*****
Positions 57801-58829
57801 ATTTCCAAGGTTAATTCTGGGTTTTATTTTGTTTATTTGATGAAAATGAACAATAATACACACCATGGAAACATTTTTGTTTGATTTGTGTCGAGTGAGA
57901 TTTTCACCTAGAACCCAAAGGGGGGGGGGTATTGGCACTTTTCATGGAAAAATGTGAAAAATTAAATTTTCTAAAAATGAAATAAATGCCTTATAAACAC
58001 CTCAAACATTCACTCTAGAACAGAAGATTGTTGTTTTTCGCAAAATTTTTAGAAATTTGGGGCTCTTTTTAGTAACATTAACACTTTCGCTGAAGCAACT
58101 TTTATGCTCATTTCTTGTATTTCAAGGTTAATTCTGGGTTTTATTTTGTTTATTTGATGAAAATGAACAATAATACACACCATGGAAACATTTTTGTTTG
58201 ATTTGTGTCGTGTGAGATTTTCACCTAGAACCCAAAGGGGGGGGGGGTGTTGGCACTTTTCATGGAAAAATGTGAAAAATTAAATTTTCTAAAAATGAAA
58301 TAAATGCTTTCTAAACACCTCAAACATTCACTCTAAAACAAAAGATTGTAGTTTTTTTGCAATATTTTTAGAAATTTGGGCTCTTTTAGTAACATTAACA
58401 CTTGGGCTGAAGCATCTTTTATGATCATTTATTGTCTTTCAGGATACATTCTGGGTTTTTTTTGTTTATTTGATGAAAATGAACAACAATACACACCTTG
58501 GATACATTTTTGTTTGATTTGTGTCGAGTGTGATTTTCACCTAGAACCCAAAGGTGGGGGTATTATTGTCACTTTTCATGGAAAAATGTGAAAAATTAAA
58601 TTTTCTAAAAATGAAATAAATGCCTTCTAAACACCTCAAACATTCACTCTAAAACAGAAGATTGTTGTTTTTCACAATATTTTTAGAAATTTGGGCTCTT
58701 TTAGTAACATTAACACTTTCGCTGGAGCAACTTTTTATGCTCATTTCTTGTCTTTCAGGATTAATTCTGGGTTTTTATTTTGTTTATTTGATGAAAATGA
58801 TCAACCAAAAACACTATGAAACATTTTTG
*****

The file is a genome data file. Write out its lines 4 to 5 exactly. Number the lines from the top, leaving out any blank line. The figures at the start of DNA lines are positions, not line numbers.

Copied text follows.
58001 CTCAAACATTCACTCTAGAACAGAAGATTGTTGTTTTTCGCAAAATTTTTAGAAATTTGGGGCTCTTTTTAGTAACATTAACACTTTCGCTGAAGCAACT
58101 TTTATGCTCATTTCTTGTATTTCAAGGTTAATTCTGGGTTTTATTTTGTTTATTTGATGAAAATGAACAATAATACACACCATGGAAACATTTTTGTTTG